TPM gives you everything you need, and it gives you models for how to work through the process, but it never predetermines the work your group will take on to resolve the local issues, says Corrie Melton, Tallahassee Chamber vice president of talent development and membership. This is the beauty of the process.
Tech jobs in Tallahassee
Tallahassee’s technology industry is rapidly growing, producing nearly 7,000 jobs in Florida’s capital city. Despite an urgent need for technology talent, too few students and existing tech workers are aware of the growing potential of Tallahassee’s tech sector. Most assume that a good tech job can only be found in better known Southeastern tech hubs like Atlanta or Austin. But with more than 70 tech companies in the capital region and the state’s reputation among other state agencies for sought-after innovative technologies, Tallahassee is primed for a booming tech community. These tech companies are primarily business to business and in many cases, government technology companies grown from government work that have transitioned into the private sector. From lotteries to health information to criminal justice, much of the technology running state agencies across the country are headquartered in Tallahassee.
Unfilled job openings and retention plague the tech industry in an education-centric town. Tallahassee is home to Florida State University (FSU), a top-20 public university; Florida Agricultural & Mechanical University (Florida A&M), the number one historically black college and university (more commonly referred to as HBCU) in the country; Tallahassee Community College; and Lively Technical College. And although many people would think it difficult to have a talent shortage with so many academic institutions close by, entry-level employees stick around for two years post-graduation, and then find themselves in a small-town atmosphere with seemingly no one like themselves and look to move.
With the support of the Greater Tallahassee Chamber of Commerce, a group of tech employers joined forces to address the industry’s most pressing talent challenges. Leveraging the U.S. Chamber of Commerce Foundation’s Talent Pipeline Management® (TPM) framework, the collaborative identified their most critical functions: business analyst, DevOps, software developer, and customer support, and the pain points of unfilled job openings and retention to drive their actions as a group (TPM Strategy 1 aims to organize employers around a shared pain point for their most critical jobs).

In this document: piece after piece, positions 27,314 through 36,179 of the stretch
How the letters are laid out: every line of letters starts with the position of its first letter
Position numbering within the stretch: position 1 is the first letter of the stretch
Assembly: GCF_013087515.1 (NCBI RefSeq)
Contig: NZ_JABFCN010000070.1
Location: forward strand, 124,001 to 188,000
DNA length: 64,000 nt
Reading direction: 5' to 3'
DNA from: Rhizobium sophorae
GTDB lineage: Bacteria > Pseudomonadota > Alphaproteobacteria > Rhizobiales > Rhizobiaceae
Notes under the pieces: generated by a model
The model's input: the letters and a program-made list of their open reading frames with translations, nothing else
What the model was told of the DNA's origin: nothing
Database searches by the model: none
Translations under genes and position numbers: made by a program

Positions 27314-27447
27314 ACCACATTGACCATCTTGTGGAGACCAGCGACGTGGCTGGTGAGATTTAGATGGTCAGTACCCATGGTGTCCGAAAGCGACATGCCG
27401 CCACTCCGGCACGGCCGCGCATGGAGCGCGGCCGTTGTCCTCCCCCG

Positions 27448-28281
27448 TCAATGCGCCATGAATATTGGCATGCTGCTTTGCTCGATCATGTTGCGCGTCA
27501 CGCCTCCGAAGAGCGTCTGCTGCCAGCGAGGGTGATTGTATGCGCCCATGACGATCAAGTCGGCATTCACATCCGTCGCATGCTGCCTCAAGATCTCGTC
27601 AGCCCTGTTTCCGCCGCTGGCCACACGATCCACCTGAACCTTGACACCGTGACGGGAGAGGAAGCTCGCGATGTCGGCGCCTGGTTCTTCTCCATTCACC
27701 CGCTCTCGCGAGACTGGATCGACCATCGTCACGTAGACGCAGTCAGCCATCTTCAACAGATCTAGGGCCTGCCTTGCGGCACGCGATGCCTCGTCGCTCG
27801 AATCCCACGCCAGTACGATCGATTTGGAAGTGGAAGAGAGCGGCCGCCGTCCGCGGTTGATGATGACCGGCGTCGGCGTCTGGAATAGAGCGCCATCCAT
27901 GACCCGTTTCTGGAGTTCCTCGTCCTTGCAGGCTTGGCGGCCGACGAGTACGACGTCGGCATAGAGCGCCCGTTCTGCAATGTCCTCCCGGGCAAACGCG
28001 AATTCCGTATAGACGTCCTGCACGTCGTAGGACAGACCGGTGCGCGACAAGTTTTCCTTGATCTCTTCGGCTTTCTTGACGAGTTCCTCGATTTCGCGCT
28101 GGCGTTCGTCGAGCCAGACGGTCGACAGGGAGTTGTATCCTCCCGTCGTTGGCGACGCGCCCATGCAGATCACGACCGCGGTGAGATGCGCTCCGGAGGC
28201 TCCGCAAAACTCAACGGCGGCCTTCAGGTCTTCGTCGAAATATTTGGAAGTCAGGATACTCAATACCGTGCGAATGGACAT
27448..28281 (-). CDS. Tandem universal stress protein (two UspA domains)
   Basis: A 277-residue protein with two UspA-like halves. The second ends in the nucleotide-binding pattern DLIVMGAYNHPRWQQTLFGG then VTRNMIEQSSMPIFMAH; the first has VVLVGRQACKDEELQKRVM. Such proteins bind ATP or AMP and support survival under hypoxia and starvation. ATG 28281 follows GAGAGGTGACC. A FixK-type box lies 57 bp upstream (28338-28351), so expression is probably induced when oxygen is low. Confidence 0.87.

The tech collaborative is creating awareness of the growing technology industry in Tallahassee. From articles in the local paper to tech-related expos, to “Job Hops” where the local chamber takes van loads of graduating seniors on tours to meet local tech employers, see their physical offices, and talk with current employees, these tech companies are coming into their own. The group recently launched its own website, LaunchTally, to give technology companies a platform for awareness of the industry and the companies that are engaged, a place to explore partnerships with K–12 and higher education, and a central spot for those in the industry to network with their peers. Recognizing those challenges that created the most significant barriers to a more expansive pool of new and experienced talent, the tech collaborative is implementing business-led solutions for their business problems.
It’s All About People and Partners
Coupled with its reputation as an education community, being the state capital also means Tallahassee’s most active networking scene revolves around state policy. “My employees want to talk coding, development, D&D [Dungeons & Dragons],” stated one employer, topics that might not be typical for the chamber crowd. And so NAT20 was born, or Nerds Around Tallahassee. NAT20 took the stereotype that tech workers were “nerds” and created an opportunity for tech workers to network in settings that interested them. It is the first group of its kind and is attracting this niche group of employees with the hopes of helping them build community so they will be more likely to continue working in Tallahassee.